and the like. Also included will be pigments, fiatting agents such as talc and ultrafine silica, both of which also function as anti-blocking or anti-tack agents, as well, pigment dispersing agents such as tetrasodium pyrophosphate, and resin dispersing agents and surfactants such as Triton X-100 (isooctyl phenyl polyethoxy ethanol, Rohm & Haas Co., Philadelphia, Pa), aromatic sulfonate-oxide condensates, polyoxyethylated vegetable oils and other conventional wetting agents. Additionally, fungicidal agents such as phenylmercuric acetate may be included, as well as dyes and other coloring agents; protective colloids such as hydroxy-ethylcellulose; light stabilizers such as phenyl phthalate and o-nitrophenol; conventional fillers and the like. Fire retardants such as sodium borate-boric acid complexes and hydrated alumina (which also perform a secondary function as an anti-tack agent) can also be used. The examples hereinafter set forth illustrate specific embodiments of vinyl coating formulations which are used in accord with the objects of the invention. It is understood, of course, that the examples are intended only to demonstrate, but not limit, the scope of the invention.

2 The terms percent and parts are used herein to refer to percent and parts by weight, unless otherwise indicated.

Triton Xl00 13.5 Anti-foam agent 13.5 Phenylmercuric acetate 4.5 Ammonia 15.0 Silica sol 340.0 Ammonium stearate (5%) 210.0

EXAMPLE 2 Ingredients: Amount (pounds) Tetrasodium pyrophosphate 37 Zeothix 60 (hydrated silica) Sodium borate-boric acid complex Anti-foam agent 5 Triton X-lOO 37 Gelva E900 1275 Geon 352 525 Phenylmercuric acetate 3.5

EXAMPLE 3 Ingredients: Amount (pounds) Tetrasodium pyrophosphate 37 Zeothix 60 100 Sodium borate-boric acid complex 150 Anti-foam agent 5 Triton X-100 37 Polychem Co60-30NS 850 Geon 352 850 Phenylmercuric acetate 3.5

EXAMPLE 4 Ingredients: Amount (pounds) Tetrasodium pyrophosphate 37 Zeothix 60 100 Sodium borate-boric acid complex 150 Anti-foam agent 5 Triton X-100 137 Hycar 2600 X-112 850 Geon 352 850 Phenylmercuric acetate 3.5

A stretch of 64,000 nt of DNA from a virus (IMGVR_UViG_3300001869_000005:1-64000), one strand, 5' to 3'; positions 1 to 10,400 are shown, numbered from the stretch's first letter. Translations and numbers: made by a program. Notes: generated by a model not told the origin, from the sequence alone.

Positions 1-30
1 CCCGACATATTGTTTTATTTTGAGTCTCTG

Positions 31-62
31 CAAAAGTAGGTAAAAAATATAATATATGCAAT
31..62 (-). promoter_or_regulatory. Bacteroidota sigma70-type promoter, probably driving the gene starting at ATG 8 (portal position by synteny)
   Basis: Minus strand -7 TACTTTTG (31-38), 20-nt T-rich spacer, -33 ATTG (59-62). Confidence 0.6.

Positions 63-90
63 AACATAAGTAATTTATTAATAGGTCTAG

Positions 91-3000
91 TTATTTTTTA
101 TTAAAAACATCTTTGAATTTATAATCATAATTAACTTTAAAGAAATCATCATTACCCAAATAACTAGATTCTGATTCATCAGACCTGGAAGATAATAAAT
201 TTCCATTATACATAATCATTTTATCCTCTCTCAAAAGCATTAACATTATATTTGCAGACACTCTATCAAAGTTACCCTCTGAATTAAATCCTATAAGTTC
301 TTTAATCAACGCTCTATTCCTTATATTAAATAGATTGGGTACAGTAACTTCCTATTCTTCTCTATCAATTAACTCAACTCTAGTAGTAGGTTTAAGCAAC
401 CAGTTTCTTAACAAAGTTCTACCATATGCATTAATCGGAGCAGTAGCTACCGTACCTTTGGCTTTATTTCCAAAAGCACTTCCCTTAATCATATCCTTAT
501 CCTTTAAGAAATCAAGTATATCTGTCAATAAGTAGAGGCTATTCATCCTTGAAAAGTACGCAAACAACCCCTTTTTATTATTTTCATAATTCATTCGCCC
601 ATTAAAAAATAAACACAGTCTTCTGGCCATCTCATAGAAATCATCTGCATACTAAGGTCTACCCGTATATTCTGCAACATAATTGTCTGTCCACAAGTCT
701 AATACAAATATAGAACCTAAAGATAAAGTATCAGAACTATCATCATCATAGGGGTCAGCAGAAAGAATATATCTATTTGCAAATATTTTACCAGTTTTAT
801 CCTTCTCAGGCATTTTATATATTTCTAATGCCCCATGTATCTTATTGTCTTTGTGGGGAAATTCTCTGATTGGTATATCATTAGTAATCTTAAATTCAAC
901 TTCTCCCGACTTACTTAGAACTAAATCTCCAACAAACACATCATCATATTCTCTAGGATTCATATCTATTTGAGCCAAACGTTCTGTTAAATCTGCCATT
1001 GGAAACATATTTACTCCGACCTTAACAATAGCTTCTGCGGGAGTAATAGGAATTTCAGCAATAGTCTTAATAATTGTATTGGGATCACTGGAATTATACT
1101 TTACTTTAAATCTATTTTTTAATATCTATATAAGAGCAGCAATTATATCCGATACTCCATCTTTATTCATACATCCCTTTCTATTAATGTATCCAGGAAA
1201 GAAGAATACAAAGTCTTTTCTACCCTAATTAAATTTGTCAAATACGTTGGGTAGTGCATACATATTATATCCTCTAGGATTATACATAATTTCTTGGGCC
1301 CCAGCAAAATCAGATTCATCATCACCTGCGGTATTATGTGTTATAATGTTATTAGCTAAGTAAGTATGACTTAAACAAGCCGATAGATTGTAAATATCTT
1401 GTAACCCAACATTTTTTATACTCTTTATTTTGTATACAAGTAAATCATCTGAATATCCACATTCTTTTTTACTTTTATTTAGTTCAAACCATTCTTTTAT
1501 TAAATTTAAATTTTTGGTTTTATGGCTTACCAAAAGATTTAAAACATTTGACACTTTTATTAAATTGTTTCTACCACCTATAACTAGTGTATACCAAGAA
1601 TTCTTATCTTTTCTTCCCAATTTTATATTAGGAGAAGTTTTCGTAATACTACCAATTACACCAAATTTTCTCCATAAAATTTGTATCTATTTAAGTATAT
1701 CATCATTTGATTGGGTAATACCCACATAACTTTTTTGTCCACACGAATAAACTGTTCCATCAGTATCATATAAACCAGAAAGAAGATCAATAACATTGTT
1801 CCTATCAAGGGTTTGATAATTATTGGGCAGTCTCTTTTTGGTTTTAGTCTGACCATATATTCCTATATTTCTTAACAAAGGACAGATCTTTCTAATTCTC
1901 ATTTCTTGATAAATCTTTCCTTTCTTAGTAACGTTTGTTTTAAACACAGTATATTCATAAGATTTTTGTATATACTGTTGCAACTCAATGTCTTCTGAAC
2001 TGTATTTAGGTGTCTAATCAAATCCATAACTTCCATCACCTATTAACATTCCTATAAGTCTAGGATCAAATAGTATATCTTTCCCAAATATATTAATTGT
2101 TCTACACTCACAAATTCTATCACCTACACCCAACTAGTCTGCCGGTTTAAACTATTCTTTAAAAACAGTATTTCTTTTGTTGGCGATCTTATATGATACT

EXAMPLE 5 Ingredients: Amount (pounds) Tetrosodium pyrophosphate 37 Zeothix 60 100 Sodium borate-boric acid complex 150 Anti-foam agent 5 Triton X-100 37 Polychem 00-30-55 850 Geon 352 850 Phenylmercuric acetate 3.5

As stated hereinabove, Daxad 30, Triton X-100, Geva E-900, Polychem Co-60-30NS, Polychem Co-30 55, Hycar 2600 X112 and Geon 352 are generally known to those skilled in the art and are available commercially at this time. Such materials are described in the manufacturers technical bulletins and may, at this time, be ordered from the manufacturers.

Silica smoke can be substiuted for the silica sol of Example 1, as can other sub-micron inert solids, and even such solids up to about 44 microns in particle size. Based on the weight of the ingredients, exclusive of water, in the formulation, the amount of silica sol may vary from about 5 percent to about 20 percent and the amount of alkaline fatty acid salt may vary from about 0.01 percent to about 3 percent.

A preferred vinyl coating was prepared from the ingredients illustrated in Example 1 in the following manner. The surfactant, hydroxylethyl cellulose, aluminum hydrate and talc were charged, with 200 gallons of water, to an appropriate mixing tank provided with a high speed dispersing agitator. The mixture was then mixed until the ingredients were well dispersed. The vinyl acetate polymer (Gelva E900), the Triton X100, the anti-foam agent, the phenylmercuric acetate, the ammonia, the silica sol and the ammonium stearate were then charged to the dispersion and an additional 88- gallon portion of water was then added. The total dispersion was then mixed again, until all ingredients appeared to be well-dispersed, and then fed to conventional spraying apparatus.